Tertiary educational institutions have a critical part to play in the regional transition towards sustainable energy. As the portal through which burgeoning energy professionals step into the regional energy sector and the main means through which existing energy professionals enhance their skill sets, they are incredibly influential in terms of orienting their students towards regional goals. Tertiary educational institutions also help to guide governmental policy decisions across the region through their research. They were therefore among some of the most important participants in TAPSEC’s overall mission, none more than the University of the West Indies Mona Campus (The UWI Mona). 

As the oldest campus of the University of the West Indies, itself the number one university in the English-speaking Caribbean, the UWI Mona was naturally an ideal match to house one of TAPSEC’s most ambitious projects: the Microgrid Training Centre (MTC) at the UWI Mona’s Discovery Bay Marine Lab (DBML). Located on Jamaica’s north coast, about 70 miles from Kingston, the DBML is one of three UWI Mona outstations. It accommodates marine and field science courses and research, allowing students to gain hands-on experience in their chosen fields of study. The DBML was originally equipped with a renewable energy system that provided 50% of the facility’s needs. With the addition of the MTC’s 40 kW solar photovoltaic (PV) grid system, it is now fully powered by renewable energy and much more resilient against the impacts of severe weather and power disruptions that could jeopardise years of important research. As the Northern Caribbean’s first-ever centre of excellence for renewable base microgrid and SMART grid training, the MTC provides engineering students with first-hand experience with the sustainable energy technology they will encounter in the field and serves as an example of the kind of sustainable energy solutions that can be implemented by other institutions across the region. It has also facilitated UWI Mona’s involvement in developing the CXC® Green Engineering CAPE® Programme. 

According to Dr. Dale Webber, Pro Vice Chancellor and Principal of the UWI Mona, the energy savings generated by the MTC will allow the University to re-invest in education: “This project has saved the [DBML] almost 30% of its expenditure in terms of outlay on utilities. That 30% can now be put back into the organisation for the development of students, for scholarships [and] for support of [nearby] schools”. It also serves as a sustainable energy proof of concept to other educational institutions and even organisations in the hospitality industry. For Dr. Webber, it is just the first step in his long-term vision for building regional capacity and climate resilience: “Wouldn’t it be great for us to be able to implement a similar solar system incrementally at the Mona campus where we can effectively get away from fossil fuels? Wouldn’t it be great for the entire campus to be able to do that over time?”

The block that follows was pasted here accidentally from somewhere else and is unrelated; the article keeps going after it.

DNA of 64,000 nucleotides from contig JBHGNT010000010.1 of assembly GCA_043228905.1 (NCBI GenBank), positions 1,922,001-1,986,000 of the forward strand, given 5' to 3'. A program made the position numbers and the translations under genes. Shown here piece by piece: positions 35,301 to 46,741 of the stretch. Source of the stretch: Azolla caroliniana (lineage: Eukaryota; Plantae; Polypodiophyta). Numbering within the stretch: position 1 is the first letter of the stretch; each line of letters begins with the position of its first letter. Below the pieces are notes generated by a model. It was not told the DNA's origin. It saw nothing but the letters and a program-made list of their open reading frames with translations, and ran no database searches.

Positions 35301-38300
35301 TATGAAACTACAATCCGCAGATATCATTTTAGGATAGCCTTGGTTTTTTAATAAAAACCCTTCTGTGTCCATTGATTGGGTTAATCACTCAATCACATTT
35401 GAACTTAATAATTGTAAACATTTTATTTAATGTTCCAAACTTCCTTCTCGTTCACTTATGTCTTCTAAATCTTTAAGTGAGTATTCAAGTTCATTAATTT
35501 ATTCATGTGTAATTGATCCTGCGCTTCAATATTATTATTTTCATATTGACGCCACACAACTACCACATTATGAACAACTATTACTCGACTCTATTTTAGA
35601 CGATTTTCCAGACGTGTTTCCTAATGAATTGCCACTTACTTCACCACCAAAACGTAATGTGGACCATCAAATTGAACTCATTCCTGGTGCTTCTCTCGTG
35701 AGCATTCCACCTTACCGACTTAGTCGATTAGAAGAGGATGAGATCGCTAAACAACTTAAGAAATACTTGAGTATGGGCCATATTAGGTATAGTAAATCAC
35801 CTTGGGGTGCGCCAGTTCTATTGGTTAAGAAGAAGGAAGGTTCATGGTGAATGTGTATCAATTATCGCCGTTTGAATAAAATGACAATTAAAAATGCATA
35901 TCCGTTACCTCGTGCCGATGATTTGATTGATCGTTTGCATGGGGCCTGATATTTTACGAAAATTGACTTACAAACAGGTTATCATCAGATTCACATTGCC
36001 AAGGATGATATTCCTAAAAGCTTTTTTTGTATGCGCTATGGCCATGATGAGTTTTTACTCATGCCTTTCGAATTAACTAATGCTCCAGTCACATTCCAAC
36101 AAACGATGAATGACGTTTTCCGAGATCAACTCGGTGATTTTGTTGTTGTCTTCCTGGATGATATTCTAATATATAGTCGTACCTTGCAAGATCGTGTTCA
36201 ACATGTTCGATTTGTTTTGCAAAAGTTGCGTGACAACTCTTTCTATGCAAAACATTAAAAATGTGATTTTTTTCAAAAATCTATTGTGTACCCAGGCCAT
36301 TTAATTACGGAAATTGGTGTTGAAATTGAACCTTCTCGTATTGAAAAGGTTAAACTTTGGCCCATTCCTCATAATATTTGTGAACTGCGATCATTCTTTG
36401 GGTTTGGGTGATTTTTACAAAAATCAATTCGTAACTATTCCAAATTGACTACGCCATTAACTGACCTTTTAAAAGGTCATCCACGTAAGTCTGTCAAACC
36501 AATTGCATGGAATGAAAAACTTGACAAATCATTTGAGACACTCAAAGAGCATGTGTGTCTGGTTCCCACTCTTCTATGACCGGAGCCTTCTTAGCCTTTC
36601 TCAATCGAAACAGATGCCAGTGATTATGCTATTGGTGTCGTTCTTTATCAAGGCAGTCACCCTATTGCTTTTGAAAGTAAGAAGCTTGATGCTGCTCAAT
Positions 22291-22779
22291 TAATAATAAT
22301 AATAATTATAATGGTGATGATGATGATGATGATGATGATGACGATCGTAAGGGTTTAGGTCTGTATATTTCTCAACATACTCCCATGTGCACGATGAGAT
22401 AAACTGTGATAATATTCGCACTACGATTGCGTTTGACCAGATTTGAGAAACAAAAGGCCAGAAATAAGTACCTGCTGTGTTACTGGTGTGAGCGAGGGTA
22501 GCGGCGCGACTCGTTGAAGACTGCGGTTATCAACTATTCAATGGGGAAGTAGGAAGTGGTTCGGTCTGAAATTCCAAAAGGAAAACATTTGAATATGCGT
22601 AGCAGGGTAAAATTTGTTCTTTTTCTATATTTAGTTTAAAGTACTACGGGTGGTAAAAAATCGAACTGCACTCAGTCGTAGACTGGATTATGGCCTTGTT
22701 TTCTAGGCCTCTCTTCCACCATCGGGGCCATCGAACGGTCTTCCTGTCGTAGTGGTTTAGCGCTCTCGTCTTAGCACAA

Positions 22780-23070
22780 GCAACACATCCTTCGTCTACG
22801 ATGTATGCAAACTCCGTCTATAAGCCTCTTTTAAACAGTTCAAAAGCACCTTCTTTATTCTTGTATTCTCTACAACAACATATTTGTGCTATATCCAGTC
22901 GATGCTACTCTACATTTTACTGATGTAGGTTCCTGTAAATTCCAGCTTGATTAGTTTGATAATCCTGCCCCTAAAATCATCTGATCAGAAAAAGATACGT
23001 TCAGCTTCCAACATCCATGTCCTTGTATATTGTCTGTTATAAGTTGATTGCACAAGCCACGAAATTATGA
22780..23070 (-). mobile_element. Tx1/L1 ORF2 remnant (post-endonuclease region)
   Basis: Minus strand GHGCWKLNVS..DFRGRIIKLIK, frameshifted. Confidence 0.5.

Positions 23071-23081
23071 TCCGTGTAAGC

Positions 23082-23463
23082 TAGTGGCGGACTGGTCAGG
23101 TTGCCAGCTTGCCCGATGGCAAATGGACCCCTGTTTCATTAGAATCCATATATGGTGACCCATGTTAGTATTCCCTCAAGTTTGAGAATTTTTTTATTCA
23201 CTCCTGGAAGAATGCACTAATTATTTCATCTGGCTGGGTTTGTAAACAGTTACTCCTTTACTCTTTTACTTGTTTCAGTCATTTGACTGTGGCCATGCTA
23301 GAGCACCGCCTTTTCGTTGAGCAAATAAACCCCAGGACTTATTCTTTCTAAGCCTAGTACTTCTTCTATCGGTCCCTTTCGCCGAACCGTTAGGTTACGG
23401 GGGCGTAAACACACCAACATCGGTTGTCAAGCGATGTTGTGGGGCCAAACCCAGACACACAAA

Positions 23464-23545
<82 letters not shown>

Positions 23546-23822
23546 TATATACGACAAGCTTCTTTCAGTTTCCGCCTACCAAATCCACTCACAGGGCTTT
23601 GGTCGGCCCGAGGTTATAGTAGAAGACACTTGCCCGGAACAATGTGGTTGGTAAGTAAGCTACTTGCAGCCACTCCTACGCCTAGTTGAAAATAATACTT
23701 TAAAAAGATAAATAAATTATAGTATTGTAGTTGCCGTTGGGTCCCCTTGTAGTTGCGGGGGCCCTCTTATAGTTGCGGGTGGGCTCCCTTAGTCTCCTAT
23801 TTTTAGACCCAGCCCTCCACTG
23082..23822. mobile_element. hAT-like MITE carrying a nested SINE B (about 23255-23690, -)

Describing the project as “a major door-opener”, Dr. Webber credits the University’s “rewarding” collaboration with TAPSEC with providing much-needed procurement advice and knowledge transfer opportunities that were crucial to its success. Expressing his hopes that this kind of cooperation will serve as an example for future projects of a similar nature, he explains, “The relationship between TAPSEC and the UWI is a model that many other institutions should be embarking upon. It should be something that can be replicated through other institutions, through government entities [and] through the private sector, where partnership allows us to achieve goals that we never thought possible. TAPSEC opened many opportunities for us. It made us realise that sustainable energy is a game changer. And we should all embrace it.”